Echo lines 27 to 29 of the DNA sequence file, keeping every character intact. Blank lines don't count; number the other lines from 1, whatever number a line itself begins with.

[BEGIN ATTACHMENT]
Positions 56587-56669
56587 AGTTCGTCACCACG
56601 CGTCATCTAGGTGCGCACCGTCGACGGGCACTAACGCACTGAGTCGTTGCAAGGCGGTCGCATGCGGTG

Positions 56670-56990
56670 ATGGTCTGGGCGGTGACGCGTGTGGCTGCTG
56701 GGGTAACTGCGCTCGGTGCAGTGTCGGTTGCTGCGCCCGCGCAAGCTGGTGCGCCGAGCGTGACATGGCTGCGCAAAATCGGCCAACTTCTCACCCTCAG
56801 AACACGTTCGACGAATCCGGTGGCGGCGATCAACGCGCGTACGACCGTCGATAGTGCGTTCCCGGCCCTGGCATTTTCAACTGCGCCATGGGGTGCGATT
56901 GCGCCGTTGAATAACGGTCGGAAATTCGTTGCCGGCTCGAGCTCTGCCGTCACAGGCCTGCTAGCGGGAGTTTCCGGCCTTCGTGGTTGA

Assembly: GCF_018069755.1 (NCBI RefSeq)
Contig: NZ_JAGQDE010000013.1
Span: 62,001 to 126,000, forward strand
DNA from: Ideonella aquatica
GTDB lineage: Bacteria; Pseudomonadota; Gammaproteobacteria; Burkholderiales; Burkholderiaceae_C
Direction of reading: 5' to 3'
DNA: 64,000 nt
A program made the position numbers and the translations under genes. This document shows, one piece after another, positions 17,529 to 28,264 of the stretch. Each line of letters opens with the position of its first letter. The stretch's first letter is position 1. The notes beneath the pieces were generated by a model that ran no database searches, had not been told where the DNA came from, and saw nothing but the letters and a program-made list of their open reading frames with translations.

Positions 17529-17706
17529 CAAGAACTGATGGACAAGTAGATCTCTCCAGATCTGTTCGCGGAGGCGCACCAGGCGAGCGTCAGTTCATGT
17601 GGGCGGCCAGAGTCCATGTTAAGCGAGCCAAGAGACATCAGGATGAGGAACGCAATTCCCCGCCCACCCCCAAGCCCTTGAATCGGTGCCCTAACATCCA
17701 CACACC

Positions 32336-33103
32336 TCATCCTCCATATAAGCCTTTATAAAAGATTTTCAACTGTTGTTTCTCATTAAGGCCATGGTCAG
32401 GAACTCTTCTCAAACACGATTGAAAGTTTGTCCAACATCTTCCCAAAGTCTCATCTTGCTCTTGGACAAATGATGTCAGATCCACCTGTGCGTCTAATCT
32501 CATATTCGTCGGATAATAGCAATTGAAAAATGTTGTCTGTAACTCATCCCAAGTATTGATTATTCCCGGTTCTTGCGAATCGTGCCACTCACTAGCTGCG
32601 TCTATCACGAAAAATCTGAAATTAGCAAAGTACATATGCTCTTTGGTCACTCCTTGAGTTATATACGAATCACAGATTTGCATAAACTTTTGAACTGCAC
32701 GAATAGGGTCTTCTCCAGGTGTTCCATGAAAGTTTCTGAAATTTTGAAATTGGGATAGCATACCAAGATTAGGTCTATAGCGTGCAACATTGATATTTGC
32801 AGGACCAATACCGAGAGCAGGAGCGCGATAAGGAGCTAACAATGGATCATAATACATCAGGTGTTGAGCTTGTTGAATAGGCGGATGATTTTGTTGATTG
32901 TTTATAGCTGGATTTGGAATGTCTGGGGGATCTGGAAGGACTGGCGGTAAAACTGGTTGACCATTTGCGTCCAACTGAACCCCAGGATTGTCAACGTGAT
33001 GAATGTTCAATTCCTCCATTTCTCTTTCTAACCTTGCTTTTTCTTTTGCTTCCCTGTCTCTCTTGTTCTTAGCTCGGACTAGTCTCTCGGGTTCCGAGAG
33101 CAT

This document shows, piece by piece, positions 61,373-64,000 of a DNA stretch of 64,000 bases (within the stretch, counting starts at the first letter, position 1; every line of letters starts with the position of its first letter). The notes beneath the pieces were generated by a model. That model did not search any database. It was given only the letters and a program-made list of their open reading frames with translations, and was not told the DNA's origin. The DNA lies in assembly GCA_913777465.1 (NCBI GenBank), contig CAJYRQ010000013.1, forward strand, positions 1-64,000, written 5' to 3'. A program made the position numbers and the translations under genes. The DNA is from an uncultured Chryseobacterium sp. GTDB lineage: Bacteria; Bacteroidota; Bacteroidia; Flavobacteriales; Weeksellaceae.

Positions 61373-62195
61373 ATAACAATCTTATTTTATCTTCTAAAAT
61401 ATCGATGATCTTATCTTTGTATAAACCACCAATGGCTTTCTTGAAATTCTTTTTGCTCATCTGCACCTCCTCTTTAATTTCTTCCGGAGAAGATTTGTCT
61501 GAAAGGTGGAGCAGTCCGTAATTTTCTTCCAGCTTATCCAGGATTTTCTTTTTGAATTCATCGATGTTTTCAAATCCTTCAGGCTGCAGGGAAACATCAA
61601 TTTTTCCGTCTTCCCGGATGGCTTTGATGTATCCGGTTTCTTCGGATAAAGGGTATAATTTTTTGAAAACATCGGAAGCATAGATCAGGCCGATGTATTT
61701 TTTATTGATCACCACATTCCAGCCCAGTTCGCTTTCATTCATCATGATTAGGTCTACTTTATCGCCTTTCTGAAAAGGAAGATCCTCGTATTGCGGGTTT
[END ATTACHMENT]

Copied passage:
32801 AGGACCAATACCGAGAGCAGGAGCGCGATAAGGAGCTAACAATGGATCATAATACATCAGGTGTTGAGCTTGTTGAATAGGCGGATGATTTTGTTGATTG
32901 TTTATAGCTGGATTTGGAATGTCTGGGGGATCTGGAAGGACTGGCGGTAAAACTGGTTGACCATTTGCGTCCAACTGAACCCCAGGATTGTCAACGTGAT
33001 GAATGTTCAATTCCTCCATTTCTCTTTCTAACCTTGCTTTTTCTTTTGCTTCCCTGTCTCTCTTGTTCTTAGCTCGGACTAGTCTCTCGGGTTCCGAGAG